The Christmas carol “Deck the Halls” starts out…

“Deck the halls with boughs of holly,
Fa la la la la la la la!
‘Tis the season to be jolly,
Fa la la la la la la la!”

‘Tis also the season of giving. Giving makes you jolly… Or happy and there is science to support that fact.

A 2008 study by Harvard Business School professor Michael Norton and colleagues found that giving money to someone else lifted participants’ happiness more that spending it on themselves (despite participants’ prediction that spending on themselves would make them happier).1 Happiness expert Sonja Lyubomirsky, a professor of psychology at the University of California, Riverside, saw similar results when she asked people to perform five acts of kindness each week for six weeks.2

These good feelings are reflected in our biology. In a 2006 study, Jorge Moll and colleagues at the National Institutes of Health found that when people give to charities, it activates regions of the brain associated with pleasure, social connection, and trust, creating a “warm glow” effect.3 Scientists also believe that altruistic behavior releases endorphins in the brain, producing the positive feeling known as the “helper’s high.”

All great stuff, scientifically, but is it true in practical, everyday life? Test it for yourself. During the holidays, when you give a present to someone, pay attention to your reaction as they open it… You are excited with anticipation, almost giddy with joy.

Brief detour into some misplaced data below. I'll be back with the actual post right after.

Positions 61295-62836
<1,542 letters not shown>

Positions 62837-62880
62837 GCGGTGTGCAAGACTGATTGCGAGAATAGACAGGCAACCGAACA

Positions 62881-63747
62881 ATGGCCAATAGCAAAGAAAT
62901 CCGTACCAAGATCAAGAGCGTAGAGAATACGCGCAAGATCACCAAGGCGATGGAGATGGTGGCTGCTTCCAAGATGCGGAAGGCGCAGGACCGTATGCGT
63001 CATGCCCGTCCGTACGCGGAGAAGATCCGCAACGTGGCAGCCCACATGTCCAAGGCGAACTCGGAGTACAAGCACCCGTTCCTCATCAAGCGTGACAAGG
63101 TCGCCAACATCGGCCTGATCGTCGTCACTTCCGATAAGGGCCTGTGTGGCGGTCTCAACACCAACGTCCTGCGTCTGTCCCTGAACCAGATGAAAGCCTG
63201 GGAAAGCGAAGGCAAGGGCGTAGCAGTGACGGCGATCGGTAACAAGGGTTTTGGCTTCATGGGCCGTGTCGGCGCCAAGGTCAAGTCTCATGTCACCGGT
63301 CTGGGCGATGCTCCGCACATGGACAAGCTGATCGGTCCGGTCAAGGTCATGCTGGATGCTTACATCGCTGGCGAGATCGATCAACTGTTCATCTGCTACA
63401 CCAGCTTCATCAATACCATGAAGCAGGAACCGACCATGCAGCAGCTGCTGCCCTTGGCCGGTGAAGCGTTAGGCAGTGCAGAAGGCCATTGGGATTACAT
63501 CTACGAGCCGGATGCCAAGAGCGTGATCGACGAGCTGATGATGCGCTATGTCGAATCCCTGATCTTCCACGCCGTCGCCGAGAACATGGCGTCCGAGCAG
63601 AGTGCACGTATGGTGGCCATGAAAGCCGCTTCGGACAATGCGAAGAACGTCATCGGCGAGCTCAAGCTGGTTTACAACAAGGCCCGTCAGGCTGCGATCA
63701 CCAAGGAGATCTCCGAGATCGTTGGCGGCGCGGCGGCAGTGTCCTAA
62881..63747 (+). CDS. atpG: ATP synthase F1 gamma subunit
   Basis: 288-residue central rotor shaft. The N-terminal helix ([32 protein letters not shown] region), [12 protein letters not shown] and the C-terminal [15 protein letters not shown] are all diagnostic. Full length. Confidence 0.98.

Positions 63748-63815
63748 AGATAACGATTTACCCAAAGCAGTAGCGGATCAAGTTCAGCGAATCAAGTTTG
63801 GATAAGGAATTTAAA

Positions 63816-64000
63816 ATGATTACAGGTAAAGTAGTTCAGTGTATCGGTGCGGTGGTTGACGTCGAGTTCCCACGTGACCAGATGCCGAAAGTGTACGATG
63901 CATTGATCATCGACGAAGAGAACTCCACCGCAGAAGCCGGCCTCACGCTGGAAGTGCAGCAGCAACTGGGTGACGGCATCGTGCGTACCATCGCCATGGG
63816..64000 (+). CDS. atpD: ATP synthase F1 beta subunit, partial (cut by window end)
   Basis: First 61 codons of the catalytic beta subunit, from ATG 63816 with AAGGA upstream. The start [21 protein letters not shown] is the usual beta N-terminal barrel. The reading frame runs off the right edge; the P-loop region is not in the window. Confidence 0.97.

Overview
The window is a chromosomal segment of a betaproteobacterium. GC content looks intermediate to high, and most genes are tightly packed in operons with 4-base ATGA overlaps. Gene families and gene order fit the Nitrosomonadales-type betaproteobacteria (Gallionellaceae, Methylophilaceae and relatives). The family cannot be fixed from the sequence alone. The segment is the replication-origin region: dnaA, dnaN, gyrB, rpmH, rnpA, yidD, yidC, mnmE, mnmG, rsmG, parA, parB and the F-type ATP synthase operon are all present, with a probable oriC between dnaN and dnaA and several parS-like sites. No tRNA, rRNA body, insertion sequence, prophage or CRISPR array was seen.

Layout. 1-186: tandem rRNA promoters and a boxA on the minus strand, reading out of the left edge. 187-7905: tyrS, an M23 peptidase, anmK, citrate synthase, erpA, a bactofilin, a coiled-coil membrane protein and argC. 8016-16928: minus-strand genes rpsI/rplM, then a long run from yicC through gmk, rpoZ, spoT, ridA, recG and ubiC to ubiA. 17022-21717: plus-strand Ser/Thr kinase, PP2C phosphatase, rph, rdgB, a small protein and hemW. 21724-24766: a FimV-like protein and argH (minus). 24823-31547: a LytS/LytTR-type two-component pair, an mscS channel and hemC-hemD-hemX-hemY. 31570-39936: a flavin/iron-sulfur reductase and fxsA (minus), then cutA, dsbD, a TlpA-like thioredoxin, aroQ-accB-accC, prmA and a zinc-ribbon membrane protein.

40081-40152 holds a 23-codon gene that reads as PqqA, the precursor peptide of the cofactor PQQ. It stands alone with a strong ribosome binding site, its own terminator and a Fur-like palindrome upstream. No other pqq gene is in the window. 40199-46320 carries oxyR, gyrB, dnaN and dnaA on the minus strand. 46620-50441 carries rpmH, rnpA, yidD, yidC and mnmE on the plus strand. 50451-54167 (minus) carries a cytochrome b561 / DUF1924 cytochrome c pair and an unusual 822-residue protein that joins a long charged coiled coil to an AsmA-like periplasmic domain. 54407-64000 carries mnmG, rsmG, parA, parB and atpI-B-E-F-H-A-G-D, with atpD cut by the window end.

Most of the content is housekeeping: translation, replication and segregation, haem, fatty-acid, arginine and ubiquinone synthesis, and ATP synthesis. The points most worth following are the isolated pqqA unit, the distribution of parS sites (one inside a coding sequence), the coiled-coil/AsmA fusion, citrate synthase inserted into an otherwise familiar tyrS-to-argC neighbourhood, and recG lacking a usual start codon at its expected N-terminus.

To feel that way all year around, apply this philosophy in almost everything you do. In any relationship, give before taking. When networking, give before asking.

Remember that giving is better than receiving and giving will make you jolly.

A Holly Jolly Christmas

“Have a holly, jolly Christmas; It’s the best time of the year
I don’t know if there’ll be snow but have a cup of cheer
Have a holly, jolly Christmas; And when you walk down the street
Say Hello to friends you know and everyone you meet

Oh ho the mistletoe
hung where you can see; Somebody waits for you; Kiss her once for me
Have a holly jolly Christmas and in case you didn’t hear Oh by golly
have a holly jolly Christmas this year”

Have a great holiday.

—Vijay

 

Sources:
1Anik, Lalin; Aknin, Lara B., Norton, Michael I., and Dunn, Elizabeth W. Feeling Good about Giving: The Benefits (and Costs) of Self-Interested Charitable Behavior. (2009). Retrieved from http://www.hbs.edu/faculty/Publication%20Files/10-012.pdf
2Lyubomirsky, Sonja. (2008). The How of Happiness: A New Approach to Getting the Life You Want. Penguin Books.
3Moll, Jorge, Krueger, Frank, Zahn, Roland, Pardini, Matteo, de Oliviera-Souza, Ricardo, and Grafman, Jordan. Human Fronto-Mesolimbic Networks Guide Decisions About Charitable Donation. (May 31, 2006). Retrieved from http://www.pnas.org/content/103/42/15623.full.pdf

About Friday Food for Thought (FFfT)

I frequently attend conferences and retreats on entrepreneurship and leadership and while I am away, the J2 team picks up the slack, allowing me to learn to be better at what I do. I wanted to share what I was learning with my team, so I created the weekly FFfT emails in November of 2015 and have been writing them ever since.

Before long, the J2 staff began sharing the FFfT emails with their friends and family and now other leaders have asked to be included, which led to the creation of this newsletter. I hope you enjoy!

The Christmas carol “Deck the Halls” starts out…